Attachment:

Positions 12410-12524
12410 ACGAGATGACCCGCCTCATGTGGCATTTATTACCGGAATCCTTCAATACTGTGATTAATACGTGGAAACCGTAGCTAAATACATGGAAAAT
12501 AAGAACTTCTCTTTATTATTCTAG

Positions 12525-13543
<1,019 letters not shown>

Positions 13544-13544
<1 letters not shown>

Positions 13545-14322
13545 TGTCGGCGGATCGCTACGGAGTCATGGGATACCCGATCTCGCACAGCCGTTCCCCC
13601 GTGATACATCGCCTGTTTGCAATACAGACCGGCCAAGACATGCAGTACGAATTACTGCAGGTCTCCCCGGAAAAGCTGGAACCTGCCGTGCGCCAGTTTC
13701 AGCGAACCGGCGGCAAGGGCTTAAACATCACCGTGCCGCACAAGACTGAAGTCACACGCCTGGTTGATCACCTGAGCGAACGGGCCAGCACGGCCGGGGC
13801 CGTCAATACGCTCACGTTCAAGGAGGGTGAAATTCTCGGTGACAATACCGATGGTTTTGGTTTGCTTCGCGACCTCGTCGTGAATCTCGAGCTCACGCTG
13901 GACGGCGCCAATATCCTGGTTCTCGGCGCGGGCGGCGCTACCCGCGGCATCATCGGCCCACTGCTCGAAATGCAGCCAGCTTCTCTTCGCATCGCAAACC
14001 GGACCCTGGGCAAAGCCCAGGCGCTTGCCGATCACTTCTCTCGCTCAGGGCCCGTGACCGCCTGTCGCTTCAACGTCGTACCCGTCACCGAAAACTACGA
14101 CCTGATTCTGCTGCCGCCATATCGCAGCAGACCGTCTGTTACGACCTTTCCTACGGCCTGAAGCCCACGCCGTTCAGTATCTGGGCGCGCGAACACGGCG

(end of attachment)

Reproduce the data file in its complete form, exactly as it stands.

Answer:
Positions 12410-12524
12410 ACGAGATGACCCGCCTCATGTGGCATTTATTACCGGAATCCTTCAATACTGTGATTAATACGTGGAAACCGTAGCTAAATACATGGAAAAT
12501 AAGAACTTCTCTTTATTATTCTAG

Positions 12525-13543
<1,019 letters not shown>

Positions 13544-13544
<1 letters not shown>

Positions 13545-14322
13545 TGTCGGCGGATCGCTACGGAGTCATGGGATACCCGATCTCGCACAGCCGTTCCCCC
13601 GTGATACATCGCCTGTTTGCAATACAGACCGGCCAAGACATGCAGTACGAATTACTGCAGGTCTCCCCGGAAAAGCTGGAACCTGCCGTGCGCCAGTTTC
13701 AGCGAACCGGCGGCAAGGGCTTAAACATCACCGTGCCGCACAAGACTGAAGTCACACGCCTGGTTGATCACCTGAGCGAACGGGCCAGCACGGCCGGGGC
13801 CGTCAATACGCTCACGTTCAAGGAGGGTGAAATTCTCGGTGACAATACCGATGGTTTTGGTTTGCTTCGCGACCTCGTCGTGAATCTCGAGCTCACGCTG
13901 GACGGCGCCAATATCCTGGTTCTCGGCGCGGGCGGCGCTACCCGCGGCATCATCGGCCCACTGCTCGAAATGCAGCCAGCTTCTCTTCGCATCGCAAACC
14001 GGACCCTGGGCAAAGCCCAGGCGCTTGCCGATCACTTCTCTCGCTCAGGGCCCGTGACCGCCTGTCGCTTCAACGTCGTACCCGTCACCGAAAACTACGA
14101 CCTGATTCTGCTGCCGCCATATCGCAGCAGACCGTCTGTTACGACCTTTCCTACGGCCTGAAGCCCACGCCGTTCAGTATCTGGGCGCGCGAACACGGCG